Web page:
Actually BBC World News TV has been luckier than BBC news websites. In October last year, all BBC websites including BBC News Online were completely blocked in China for about three weeks before becoming accessible again in early November. The BBC did issue a public statement about it but so far we haven’t got any official explanation from Chinese authorities. Meanwhile BBCChinese.com, the Chinese language news site that I am responsible for, has been blocked in China since soon after its launch in November 1999. The only exception last year was when China was hosting the first ever World Internet Congress on November 19-21. During the conference, 1000 delegates and 600 journalists could register with a special Wifi network, with which they could access all the foreign sites, including BBCChinese.com, Facebook, Twitter, YouTube etc. Unfortunately such privileges only lasted for 3 days and the blockage was back to normal afterwards.
Actually even for those English news sites accessible in China, when you try to click the pages of news stories about China, you may not be able to open them if the stories concerned are perceived as politically sensitive ones by the government. Meanwhile, most Chinese language sites from leading international news media including New York Times, Wall Street Journal, BBC etc. are not accessible in China. Earlier this year, Chinese authorities also stepped up its crackdown on overseas based proxy sites which many netizens in China are relying on to get over the Great Firewall.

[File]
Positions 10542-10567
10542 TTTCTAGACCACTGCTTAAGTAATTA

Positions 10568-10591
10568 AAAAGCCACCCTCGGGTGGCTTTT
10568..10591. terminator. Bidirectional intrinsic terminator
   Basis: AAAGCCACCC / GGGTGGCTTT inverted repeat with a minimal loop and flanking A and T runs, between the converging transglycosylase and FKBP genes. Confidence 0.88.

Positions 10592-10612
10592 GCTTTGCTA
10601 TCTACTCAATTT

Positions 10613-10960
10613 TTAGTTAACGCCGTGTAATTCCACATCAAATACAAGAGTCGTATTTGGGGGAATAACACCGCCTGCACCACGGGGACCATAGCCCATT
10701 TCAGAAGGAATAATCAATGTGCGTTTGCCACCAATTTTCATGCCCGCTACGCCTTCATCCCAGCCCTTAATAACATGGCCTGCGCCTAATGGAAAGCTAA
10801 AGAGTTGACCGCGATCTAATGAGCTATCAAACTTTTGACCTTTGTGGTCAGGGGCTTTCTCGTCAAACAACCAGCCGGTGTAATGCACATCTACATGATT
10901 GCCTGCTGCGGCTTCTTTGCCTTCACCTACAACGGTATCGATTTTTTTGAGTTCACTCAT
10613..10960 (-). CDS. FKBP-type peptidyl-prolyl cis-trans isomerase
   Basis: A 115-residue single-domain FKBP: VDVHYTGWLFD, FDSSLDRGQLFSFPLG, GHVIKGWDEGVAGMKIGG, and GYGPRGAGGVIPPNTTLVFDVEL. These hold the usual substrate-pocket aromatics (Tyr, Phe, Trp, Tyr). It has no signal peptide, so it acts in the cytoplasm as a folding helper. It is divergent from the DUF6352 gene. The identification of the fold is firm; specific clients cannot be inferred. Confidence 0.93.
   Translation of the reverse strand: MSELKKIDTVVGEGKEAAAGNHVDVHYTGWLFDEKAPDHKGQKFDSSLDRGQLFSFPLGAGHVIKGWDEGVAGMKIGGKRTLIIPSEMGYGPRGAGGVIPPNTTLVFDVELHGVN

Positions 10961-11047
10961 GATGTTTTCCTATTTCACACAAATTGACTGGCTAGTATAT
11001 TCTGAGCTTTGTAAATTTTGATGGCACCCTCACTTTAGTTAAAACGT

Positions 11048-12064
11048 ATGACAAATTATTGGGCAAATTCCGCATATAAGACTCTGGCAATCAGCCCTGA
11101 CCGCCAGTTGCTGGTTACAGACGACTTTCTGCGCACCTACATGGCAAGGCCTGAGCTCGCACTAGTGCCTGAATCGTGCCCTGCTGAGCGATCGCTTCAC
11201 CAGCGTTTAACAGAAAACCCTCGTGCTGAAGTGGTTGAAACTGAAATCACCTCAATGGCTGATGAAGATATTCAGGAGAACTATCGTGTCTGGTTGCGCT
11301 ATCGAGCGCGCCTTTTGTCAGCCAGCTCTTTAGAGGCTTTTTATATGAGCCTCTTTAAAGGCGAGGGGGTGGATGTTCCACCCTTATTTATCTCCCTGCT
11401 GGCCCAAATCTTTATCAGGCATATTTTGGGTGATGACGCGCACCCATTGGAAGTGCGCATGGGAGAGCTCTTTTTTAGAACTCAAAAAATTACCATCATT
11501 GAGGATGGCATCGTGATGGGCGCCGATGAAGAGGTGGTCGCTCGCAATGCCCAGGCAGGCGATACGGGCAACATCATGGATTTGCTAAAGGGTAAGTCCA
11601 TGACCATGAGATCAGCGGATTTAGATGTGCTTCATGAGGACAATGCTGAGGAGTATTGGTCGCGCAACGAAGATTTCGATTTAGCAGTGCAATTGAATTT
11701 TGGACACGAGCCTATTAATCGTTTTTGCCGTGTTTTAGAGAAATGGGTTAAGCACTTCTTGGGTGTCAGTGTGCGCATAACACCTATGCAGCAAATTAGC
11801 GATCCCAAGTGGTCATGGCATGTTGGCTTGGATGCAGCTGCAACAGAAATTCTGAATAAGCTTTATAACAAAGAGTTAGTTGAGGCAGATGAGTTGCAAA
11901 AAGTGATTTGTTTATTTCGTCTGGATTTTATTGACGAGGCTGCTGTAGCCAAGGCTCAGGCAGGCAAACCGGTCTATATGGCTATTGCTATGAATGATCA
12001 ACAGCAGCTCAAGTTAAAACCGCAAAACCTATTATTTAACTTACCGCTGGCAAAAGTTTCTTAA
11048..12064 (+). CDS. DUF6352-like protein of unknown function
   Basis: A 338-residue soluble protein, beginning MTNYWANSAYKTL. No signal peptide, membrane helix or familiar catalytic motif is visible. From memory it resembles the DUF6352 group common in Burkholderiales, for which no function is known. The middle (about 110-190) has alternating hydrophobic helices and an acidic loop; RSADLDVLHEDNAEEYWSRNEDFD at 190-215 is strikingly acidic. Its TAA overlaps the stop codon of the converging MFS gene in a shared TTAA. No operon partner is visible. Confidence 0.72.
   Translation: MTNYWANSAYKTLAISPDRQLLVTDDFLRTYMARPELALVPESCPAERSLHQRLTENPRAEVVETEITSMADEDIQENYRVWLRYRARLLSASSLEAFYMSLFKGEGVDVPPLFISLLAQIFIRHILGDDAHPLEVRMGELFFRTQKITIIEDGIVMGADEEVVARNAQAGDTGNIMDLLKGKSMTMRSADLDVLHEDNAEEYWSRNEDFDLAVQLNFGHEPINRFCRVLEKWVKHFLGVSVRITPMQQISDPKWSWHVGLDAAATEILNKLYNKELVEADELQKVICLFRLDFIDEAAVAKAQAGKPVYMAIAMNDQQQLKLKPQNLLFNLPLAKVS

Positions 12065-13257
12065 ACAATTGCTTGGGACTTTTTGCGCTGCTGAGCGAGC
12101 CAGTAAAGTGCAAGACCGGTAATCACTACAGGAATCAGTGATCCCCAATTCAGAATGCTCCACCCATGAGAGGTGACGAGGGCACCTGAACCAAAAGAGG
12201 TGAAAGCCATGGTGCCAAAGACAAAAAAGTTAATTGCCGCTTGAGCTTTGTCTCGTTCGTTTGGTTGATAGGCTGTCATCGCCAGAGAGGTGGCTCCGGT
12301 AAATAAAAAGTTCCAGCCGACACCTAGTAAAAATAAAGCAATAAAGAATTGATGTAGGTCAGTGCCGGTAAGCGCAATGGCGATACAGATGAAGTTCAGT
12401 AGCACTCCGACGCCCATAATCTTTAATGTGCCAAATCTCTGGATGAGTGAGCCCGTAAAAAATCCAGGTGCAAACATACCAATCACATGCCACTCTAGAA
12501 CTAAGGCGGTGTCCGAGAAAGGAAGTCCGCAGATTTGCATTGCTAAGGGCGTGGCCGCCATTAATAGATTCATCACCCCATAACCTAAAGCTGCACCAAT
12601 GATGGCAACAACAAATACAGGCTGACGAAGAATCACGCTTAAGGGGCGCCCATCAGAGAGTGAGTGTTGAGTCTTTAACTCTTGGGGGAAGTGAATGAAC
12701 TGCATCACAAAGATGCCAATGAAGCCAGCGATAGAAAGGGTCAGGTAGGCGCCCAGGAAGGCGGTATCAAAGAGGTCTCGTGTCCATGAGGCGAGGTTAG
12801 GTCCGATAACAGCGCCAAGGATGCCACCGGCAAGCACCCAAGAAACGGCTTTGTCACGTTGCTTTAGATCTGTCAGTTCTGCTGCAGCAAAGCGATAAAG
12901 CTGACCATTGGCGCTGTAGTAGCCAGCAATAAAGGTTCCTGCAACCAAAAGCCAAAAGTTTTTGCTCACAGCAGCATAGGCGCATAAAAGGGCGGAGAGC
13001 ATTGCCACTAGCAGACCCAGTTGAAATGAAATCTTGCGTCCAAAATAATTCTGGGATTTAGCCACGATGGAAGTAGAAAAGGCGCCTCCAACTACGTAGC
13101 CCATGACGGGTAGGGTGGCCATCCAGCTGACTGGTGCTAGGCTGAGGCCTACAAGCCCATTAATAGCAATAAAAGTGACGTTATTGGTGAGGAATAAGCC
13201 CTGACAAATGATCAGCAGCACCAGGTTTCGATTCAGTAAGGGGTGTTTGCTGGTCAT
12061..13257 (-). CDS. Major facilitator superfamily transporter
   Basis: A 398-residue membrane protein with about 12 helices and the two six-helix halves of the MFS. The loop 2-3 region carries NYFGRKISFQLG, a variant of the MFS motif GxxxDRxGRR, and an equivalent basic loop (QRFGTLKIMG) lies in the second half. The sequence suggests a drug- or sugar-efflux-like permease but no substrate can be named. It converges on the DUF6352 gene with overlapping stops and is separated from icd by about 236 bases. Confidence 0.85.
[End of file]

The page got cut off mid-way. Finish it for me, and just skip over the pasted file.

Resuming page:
Foreign media news reporting in China
In early June 2015, dozens of foreign media journalists in China were given unexpected access to the scenes of Yangtze River ship disaster in which more than 400 passengers died. According to the report by a pro-Beijing newspaper in Hong Kong, such rare access was only granted after Chinese Premier Li Keqiang gave his approval. Even in China, only a handful of national media journalists had the privilege of doing so. However, foreign media journalists in China are not always lucky to get the personal blessing of senior government officials for their news reporting activities.
Soon after Beijing Olympics in 2008, Chinese authorities issued new regulations regarding the reporting of foreign journalists in China. The regulations said that foreign media journalists are free to report anywhere in the country apart from some military restricted areas. However, the new rules have never been fully enforced and following the Olympics the situation has steadily deteriorated, as often pointed out by Foreign Correspondents Club of China. On several occasions BBC reporters have been stopped by local police from getting access to the scenes of news events.
The regulations also said that application process for journalist visas would be simplified so that more foreign journalists could go to China to do first hand reporting on the ground, but again the reality is not quite simple as that. For example, when I tried to send a reporter to cover the World Internet Congress in China, I was told that only those who had received an invitation from the organizers would be allowed to apply for the required accreditation.
In fact, in last three or four years, BBC Chinese only managed to send reporters into China three times because of these restrictions, although it is fair to say that my colleagues in BBC News and English language content production units have much better treatment as far as journalist visas concerned. In conclusion, there are certainly more market opportunities for foreign media companies in China, but at the same time, there are also more daunting challenges for foreign media companies to get into the Chinese market and make the kind of impact they want to have. It is unlikely that this situation will change in near future.